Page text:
Travel Photography Photos tagged as everglades
This was taken in the everglades
Morning Glories are one of the most common flowers, but I thought these were of interest for two reasons: the color (ours are all white), and the date - it is January 2nd. Flowers don't bloom in January out where I live!
Quite a difference a day makes! The temperature dropped from 84 F yesterday to 49 F this morning (rose to about 60 late afternoon). It didn't stop us from going to the beach however!
This is the far edge of Florida (exclucing the Key's).
These birds are endangered, but can commonly be seen in the Everglades NP however.
December & January are the dry months for the Everglades, but many areas still have low amounts of water seeping through them.
From the ground level, the Everglades looks like grassland, but it is a wide, shallow river. A few places where the ground rises slightly get covered with brush or trees. Small ones are called hammocks.
These were at the Royal Palms nature walk area. There were a lot of alligators in this area - at least 15 or more that we could see (& I'm sure more hidden in the tree's and underwater...)
He didnt' seem to be too worried about all the alligators hanging around just a few feet away.
These are slightly larger (by inches) than the black vultures. They also have red heads (vs black) and slightly different shaped wings.
I never realized how many different types of Heron's there are. We saw three just in the Royal Palms area today.
This was also at the Royal Palms nature walk area. We saw this bird, which wasn't very large, several Great Blue Herons, and a Tricolored Heron during the same walk.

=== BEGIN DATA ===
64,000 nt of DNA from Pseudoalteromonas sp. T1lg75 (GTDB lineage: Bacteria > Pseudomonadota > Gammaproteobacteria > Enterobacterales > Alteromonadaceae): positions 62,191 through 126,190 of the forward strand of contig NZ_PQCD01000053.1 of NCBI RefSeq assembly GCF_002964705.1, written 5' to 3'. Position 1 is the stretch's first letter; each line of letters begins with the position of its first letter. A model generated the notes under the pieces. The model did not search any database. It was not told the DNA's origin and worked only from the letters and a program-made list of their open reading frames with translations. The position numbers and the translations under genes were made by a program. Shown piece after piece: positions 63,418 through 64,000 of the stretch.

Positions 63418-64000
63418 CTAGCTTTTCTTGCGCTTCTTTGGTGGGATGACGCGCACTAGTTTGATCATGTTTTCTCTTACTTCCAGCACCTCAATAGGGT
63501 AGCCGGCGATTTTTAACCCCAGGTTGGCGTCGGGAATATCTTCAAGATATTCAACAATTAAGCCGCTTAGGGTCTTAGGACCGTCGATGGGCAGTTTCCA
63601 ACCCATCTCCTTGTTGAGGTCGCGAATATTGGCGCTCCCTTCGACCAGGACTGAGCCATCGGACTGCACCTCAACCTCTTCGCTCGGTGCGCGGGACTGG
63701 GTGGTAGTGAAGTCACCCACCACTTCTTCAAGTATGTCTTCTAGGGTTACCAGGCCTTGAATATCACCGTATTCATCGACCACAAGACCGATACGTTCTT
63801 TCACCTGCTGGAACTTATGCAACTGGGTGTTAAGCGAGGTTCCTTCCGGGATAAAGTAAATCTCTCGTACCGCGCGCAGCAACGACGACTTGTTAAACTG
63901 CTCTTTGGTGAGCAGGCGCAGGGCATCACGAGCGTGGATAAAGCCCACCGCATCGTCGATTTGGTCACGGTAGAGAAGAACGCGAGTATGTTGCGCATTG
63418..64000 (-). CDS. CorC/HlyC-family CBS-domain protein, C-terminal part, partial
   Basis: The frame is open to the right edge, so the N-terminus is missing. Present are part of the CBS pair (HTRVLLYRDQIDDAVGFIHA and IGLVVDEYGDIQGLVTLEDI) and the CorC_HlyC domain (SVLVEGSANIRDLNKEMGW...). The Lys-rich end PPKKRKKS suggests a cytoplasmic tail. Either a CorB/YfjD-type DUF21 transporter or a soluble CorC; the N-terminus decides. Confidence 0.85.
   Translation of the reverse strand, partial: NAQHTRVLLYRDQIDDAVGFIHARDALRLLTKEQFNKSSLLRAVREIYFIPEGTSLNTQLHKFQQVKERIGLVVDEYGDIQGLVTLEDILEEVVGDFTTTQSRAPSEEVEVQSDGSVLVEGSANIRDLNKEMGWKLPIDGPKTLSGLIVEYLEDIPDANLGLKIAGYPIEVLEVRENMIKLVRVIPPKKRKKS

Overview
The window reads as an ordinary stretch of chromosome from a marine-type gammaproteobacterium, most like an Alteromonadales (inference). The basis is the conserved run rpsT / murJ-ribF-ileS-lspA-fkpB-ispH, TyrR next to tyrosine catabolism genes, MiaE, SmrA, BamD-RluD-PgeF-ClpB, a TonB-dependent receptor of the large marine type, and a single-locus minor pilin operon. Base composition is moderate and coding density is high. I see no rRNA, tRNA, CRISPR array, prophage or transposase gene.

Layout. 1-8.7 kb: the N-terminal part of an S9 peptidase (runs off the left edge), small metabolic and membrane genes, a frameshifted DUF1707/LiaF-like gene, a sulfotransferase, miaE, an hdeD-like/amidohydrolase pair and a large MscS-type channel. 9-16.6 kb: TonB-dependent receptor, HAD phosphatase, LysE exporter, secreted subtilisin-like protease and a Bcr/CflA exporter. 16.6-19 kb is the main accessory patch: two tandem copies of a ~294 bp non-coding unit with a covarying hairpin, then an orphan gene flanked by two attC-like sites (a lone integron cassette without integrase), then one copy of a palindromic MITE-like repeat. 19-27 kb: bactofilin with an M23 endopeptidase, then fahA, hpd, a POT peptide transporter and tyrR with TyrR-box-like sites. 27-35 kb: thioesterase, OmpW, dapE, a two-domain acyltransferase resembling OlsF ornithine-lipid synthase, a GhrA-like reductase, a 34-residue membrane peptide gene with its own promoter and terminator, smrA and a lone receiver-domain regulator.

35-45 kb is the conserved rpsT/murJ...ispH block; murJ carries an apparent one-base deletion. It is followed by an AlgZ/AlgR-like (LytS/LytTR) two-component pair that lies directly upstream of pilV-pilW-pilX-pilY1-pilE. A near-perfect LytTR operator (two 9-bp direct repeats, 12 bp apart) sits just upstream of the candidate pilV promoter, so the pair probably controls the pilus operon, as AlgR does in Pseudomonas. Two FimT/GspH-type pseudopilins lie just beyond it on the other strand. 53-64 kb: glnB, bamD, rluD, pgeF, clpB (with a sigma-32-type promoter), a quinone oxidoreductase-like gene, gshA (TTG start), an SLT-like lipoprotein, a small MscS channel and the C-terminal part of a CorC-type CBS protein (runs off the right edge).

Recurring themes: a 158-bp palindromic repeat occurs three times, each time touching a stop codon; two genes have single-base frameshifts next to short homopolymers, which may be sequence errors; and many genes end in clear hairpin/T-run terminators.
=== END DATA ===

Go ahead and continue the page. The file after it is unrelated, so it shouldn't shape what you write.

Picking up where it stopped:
This is just a glimps of what the nature walk area looks like. It used to have a lot more tall palms, but they were blown down by hurricanes Andrew & Wilma.
There were two or three of these signs as we drove through the Everglades, one for 4 feet, one for 6 feet I think.
The wildlife in the Royal Palms nature walk area are quite used to people. Mom actually went up and touched this Cormorant later, he just ignored her.
One of the distinguishing features of the Heron's are that they tuck their necks in while flying. I was hoping this photo would show this, but it may not be clear enough.
This was at Mrazak Pond, about 5 miles east of Flamingo. He was only about 20 feet from the road, so I used the zoom as I didn't want to get too close to him (he had a pretty clear shot at me if he'd wanted to start chasing...)
This was outside the Ernest F. Coe Visitors Center, at the beginning of the highway to Flamingo (36 miles farther)
This is a strange looking bird, but beautiful in an odd sort of way. This is the only stork native to North America.